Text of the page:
Yet another company has decided to put its hard-earned into the open source movement according to plans published this week.
Possibly responding to the threat of Google's Android mobile 'phone development platform, Finnish giant Nokia has announced that it is to buy the rights to the Symbian operating system for €264 million; and then give it away.
According to an article published on Ars Technica
this week, Nokia is in the process of purchasing the rights to all Symbian technologies from their respective holders to add to its current half-share. While the components in question – which include the Series 60 operating system, the UIQ GUI, and the Mobile Oriented Applications Platform from NTT DoCoMo – will initially only be available to members of the Symbian Foundation, the plan is to make the whole lot open source within two years.
The technologies are to be released under the Eclipse Public Licence
, designed to be a less bitter pill for businesses to follow than the hard-line copyleft licences like the GPL. A major difference between the GPL and the EPL is in the latter granting distributors the ability to segregate improvements they have made from the original code in order to license them under a more restrictive system: there's nothing to stop a distributor of EPL code making changes which are held under a proprietary licence, something which many businesses would find advantageous.
Despite not being as open source as many advocates of the 'bazaar' method of software development would like, it still boils down to free access to source code on which you can base your own improvements and projects. As has been seen with many open source projects, the many-eyes methodology can often lead to improved software and interesting – and oft-times risky – directions that wouldn't be taken by closed-source commercial software. Whether this will benefit Nokia in the long run – as some would say the surprise open-sourcing of the expensively aquired StarOffice code did for Sun Microsystems – or leave it out of pocket for no real gain is something that only time will tell.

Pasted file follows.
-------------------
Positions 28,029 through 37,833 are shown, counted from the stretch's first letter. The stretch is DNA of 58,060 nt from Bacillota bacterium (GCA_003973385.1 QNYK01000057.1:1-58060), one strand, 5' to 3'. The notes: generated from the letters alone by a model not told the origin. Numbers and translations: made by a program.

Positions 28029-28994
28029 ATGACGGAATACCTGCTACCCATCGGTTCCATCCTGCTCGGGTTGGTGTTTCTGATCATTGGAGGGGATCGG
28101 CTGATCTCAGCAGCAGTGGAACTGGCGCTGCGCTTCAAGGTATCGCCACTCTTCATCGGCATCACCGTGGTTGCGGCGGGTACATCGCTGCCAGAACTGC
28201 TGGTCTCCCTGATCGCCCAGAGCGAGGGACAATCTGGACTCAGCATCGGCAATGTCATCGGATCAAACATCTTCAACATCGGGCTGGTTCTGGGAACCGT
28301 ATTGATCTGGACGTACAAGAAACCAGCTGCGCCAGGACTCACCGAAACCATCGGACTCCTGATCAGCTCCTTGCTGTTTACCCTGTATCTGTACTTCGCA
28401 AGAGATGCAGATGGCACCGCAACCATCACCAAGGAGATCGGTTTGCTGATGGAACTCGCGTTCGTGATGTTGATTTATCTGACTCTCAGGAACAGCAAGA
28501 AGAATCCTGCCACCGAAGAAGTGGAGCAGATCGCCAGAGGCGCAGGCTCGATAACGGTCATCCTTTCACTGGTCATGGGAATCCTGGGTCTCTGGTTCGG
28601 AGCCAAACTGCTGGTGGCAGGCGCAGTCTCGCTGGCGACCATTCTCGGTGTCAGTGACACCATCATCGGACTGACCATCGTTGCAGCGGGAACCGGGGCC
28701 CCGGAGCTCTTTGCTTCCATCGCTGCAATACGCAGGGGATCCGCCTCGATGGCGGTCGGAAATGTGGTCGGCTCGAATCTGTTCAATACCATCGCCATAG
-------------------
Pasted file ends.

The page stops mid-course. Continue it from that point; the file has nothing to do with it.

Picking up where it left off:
One thing is for certain – placing the system into the public domain in this way is certain to draw hackers' attentions, and is quite likely to take some of the shine off the long-awaited Android platform.
Any hackers here looking forward to getting their hands on the Symbian source code, or is mobile development too restrictive for real innovation? Share your thoughts over in the forums